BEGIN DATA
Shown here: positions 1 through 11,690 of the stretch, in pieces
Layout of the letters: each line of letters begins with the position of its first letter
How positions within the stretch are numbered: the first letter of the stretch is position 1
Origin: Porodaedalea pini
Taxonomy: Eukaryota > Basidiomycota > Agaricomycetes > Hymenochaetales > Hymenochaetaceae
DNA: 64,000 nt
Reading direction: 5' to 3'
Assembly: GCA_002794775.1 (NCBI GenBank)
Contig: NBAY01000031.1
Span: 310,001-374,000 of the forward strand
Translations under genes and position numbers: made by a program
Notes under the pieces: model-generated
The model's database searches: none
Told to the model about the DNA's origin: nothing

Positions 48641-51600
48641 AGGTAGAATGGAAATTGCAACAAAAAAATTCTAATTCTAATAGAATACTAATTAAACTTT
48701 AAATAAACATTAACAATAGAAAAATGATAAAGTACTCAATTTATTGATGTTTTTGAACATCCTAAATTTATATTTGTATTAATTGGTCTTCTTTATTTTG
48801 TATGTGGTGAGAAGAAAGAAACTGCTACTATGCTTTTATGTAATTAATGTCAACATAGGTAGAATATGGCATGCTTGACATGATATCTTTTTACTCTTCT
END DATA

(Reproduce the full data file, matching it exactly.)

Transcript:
Shown here: positions 1 through 11,690 of the stretch, in pieces
Layout of the letters: each line of letters begins with the position of its first letter
How positions within the stretch are numbered: the first letter of the stretch is position 1
Origin: Porodaedalea pini
Taxonomy: Eukaryota > Basidiomycota > Agaricomycetes > Hymenochaetales > Hymenochaetaceae
DNA: 64,000 nt
Reading direction: 5' to 3'
Assembly: GCA_002794775.1 (NCBI GenBank)
Contig: NBAY01000031.1
Span: 310,001-374,000 of the forward strand
Translations under genes and position numbers: made by a program
Notes under the pieces: model-generated
The model's database searches: none
Told to the model about the DNA's origin: nothing

Positions 48641-51600
48641 AGGTAGAATGGAAATTGCAACAAAAAAATTCTAATTCTAATAGAATACTAATTAAACTTT
48701 AAATAAACATTAACAATAGAAAAATGATAAAGTACTCAATTTATTGATGTTTTTGAACATCCTAAATTTATATTTGTATTAATTGGTCTTCTTTATTTTG
48801 TATGTGGTGAGAAGAAAGAAACTGCTACTATGCTTTTATGTAATTAATGTCAACATAGGTAGAATATGGCATGCTTGACATGATATCTTTTTACTCTTCT